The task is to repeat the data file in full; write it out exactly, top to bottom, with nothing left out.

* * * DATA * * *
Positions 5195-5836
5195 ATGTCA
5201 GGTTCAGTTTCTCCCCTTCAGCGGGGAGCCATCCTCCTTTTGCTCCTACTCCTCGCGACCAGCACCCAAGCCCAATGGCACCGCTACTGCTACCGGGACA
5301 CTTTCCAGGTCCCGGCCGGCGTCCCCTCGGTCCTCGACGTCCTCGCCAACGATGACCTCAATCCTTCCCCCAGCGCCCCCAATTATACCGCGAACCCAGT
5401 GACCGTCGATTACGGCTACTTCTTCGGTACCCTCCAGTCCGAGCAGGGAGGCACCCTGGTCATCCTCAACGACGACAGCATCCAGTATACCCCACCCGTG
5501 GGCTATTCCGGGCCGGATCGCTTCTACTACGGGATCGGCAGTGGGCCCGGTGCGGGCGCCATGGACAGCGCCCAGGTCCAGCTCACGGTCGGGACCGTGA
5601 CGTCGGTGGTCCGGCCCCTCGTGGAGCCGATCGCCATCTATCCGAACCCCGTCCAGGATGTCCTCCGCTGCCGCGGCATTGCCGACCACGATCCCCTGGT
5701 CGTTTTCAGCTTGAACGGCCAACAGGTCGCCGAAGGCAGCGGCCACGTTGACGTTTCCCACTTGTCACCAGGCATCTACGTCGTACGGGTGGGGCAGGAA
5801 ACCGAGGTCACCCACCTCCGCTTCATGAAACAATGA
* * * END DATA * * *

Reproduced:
Positions 5195-5836
5195 ATGTCA
5201 GGTTCAGTTTCTCCCCTTCAGCGGGGAGCCATCCTCCTTTTGCTCCTACTCCTCGCGACCAGCACCCAAGCCCAATGGCACCGCTACTGCTACCGGGACA
5301 CTTTCCAGGTCCCGGCCGGCGTCCCCTCGGTCCTCGACGTCCTCGCCAACGATGACCTCAATCCTTCCCCCAGCGCCCCCAATTATACCGCGAACCCAGT
5401 GACCGTCGATTACGGCTACTTCTTCGGTACCCTCCAGTCCGAGCAGGGAGGCACCCTGGTCATCCTCAACGACGACAGCATCCAGTATACCCCACCCGTG
5501 GGCTATTCCGGGCCGGATCGCTTCTACTACGGGATCGGCAGTGGGCCCGGTGCGGGCGCCATGGACAGCGCCCAGGTCCAGCTCACGGTCGGGACCGTGA
5601 CGTCGGTGGTCCGGCCCCTCGTGGAGCCGATCGCCATCTATCCGAACCCCGTCCAGGATGTCCTCCGCTGCCGCGGCATTGCCGACCACGATCCCCTGGT
5701 CGTTTTCAGCTTGAACGGCCAACAGGTCGCCGAAGGCAGCGGCCACGTTGACGTTTCCCACTTGTCACCAGGCATCTACGTCGTACGGGTGGGGCAGGAA
5801 ACCGAGGTCACCCACCTCCGCTTCATGAAACAATGA